The national camp has for decades been led by the Likud party and has included various right-wing as well as religious parties, Shas and United Torah Judaism. Bennett’s Yamina party was previously part of the national camp prior to the formation of the current ruling coalition in June 2021, as was Yisrael Beytenu up until the April 2019 elections (which were followed by another three elections that finally led to the formation of the government led by Yamina’s Bennett). The Netanyahu-led opposition right-wing bloc currently also includes the far-right Religious Zionism party, led by Bezalel Smotrich, a former political partner of Bennett.

Bennett’s narrow unity coalition is upheld by centrist parties Yesh Atid, led by Lapid, and Blue and White, headed by Gantz, as well as Yisrael Beytenu, New Hope, Labor, Meretz, and the United Arab List (Ra’am).

Since the formation of the coalition, Bennett has been consistently assailed by the Likud party, led by Netanyahu who had governed Israel since 2009. The Likud and its allies have called Bennett’s right-wing bona fides into question and have accused him of betraying the right after he vowed in the 2021 election campaign not to join forces with Lapid.

In a Ha’aretz interview Thursday, Bennett recalled a meeting he held with Netanyahu last May, a month before the current coalition took office, in which he said the longtime leader began issuing wild threats against him once it became clear that Bennett would be joining his rivals in forming a government, pushing the longtime premier from power.

Israel’s outgoing prime minister Benjamin Netanyahu shakes hands with his successor, incoming Prime Minister Naftali Bennett, after a special session to vote on a new government at the Knesset in Jerusalem, on June 13, 2021. (Emmanuel Dunand / AFP)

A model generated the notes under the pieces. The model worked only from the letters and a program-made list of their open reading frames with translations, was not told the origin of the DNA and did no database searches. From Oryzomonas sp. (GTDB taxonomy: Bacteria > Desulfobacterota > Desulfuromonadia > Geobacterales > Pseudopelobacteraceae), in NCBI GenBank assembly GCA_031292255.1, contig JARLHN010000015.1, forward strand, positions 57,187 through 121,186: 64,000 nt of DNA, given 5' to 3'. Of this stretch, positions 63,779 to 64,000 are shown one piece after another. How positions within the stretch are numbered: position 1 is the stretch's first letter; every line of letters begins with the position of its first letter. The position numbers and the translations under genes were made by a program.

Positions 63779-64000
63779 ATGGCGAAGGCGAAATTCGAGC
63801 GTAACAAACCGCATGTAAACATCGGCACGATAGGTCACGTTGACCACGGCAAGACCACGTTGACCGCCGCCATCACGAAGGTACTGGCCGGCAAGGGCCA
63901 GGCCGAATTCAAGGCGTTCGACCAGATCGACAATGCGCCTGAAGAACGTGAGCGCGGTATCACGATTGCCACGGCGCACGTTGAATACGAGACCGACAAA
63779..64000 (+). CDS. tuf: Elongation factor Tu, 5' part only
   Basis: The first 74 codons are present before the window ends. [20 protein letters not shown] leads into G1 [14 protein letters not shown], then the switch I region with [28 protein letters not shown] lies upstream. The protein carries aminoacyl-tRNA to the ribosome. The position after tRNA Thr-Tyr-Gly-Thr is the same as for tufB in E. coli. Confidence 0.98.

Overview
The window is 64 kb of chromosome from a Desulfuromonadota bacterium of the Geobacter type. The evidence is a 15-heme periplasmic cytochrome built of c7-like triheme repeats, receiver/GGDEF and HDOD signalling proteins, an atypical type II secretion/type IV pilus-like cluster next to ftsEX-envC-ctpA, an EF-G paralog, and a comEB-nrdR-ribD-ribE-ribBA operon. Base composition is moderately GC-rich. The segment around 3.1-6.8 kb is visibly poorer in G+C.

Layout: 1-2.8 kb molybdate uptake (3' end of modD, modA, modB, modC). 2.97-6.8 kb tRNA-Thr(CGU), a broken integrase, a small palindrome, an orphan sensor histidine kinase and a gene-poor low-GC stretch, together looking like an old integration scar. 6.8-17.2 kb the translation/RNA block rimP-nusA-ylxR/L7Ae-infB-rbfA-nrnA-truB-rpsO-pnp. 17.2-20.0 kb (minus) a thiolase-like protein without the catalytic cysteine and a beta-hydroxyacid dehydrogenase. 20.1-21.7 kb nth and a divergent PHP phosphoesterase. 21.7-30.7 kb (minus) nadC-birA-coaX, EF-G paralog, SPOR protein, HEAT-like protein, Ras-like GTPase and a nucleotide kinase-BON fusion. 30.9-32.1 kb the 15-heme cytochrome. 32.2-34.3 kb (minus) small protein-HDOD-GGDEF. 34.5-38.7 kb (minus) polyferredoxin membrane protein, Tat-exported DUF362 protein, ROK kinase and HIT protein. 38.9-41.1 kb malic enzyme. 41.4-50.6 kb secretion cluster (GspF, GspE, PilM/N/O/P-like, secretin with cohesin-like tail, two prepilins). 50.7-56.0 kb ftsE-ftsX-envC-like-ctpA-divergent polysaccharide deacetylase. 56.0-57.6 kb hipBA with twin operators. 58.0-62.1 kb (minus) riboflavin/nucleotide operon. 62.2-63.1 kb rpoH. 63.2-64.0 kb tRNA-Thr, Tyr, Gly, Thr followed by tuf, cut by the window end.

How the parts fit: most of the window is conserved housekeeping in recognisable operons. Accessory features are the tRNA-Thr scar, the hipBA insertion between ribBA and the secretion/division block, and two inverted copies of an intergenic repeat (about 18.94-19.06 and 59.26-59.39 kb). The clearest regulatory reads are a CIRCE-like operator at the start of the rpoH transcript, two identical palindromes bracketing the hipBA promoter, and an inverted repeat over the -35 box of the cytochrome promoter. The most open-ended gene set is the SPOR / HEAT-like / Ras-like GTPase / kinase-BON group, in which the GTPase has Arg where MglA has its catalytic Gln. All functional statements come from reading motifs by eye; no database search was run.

“You should know that I’ll send my whole machinery against you, the army,” Bennett quoted Netanyahu as telling him, adding that the Likud leader made a dive bomber motion with his arm. “I’ll send the UAVs after you, and we’ll see.”

The Haaretz interviewer then asked Bennett, “I assume [Netanyahu] didn’t mean the IDF or the air force?”

“No. He was talking about his army of bots, the [social media] groups, his people on the radio, TV and online,” Bennett reportedly responded. (Bennett’s interpretation of what Netanyahu meant by the threat was not included in interview excerpts published by Haaretz on Thursday, but was included in a Channel 13 report quoting the interview).

Bennett additionally accused Netanyahu of “spreading chaos, hysteria and a lack of faith” in the current government.

In his interview with Caspit, Bennett suggested a new national camp was needed because the current dominant thread in the right-wing camp, shaped by a political culture developed by Netanyahu (known informally as Bibi), was showing signs of strain.

“Bibi-ism has turned a bit on its creator recently,” Bennett said, referencing recent reports that suggested Netanyahu was close to reaching a potential plea bargain in his ongoing corruption trial but wavered amid pressure from followers and supporters. Netanyahu had reportedly been eyeing a plea deal that would have included a clause of “moral turpitude” — which would bar him from public office for seven years.

Netanyahu “was willing to close the deal and they told him ‘you’re not closing the deal, you are staying,'” Bennett said in the interview.

read more:
Never miss breaking news on Israel
Get notifications to stay updated
You're subscribed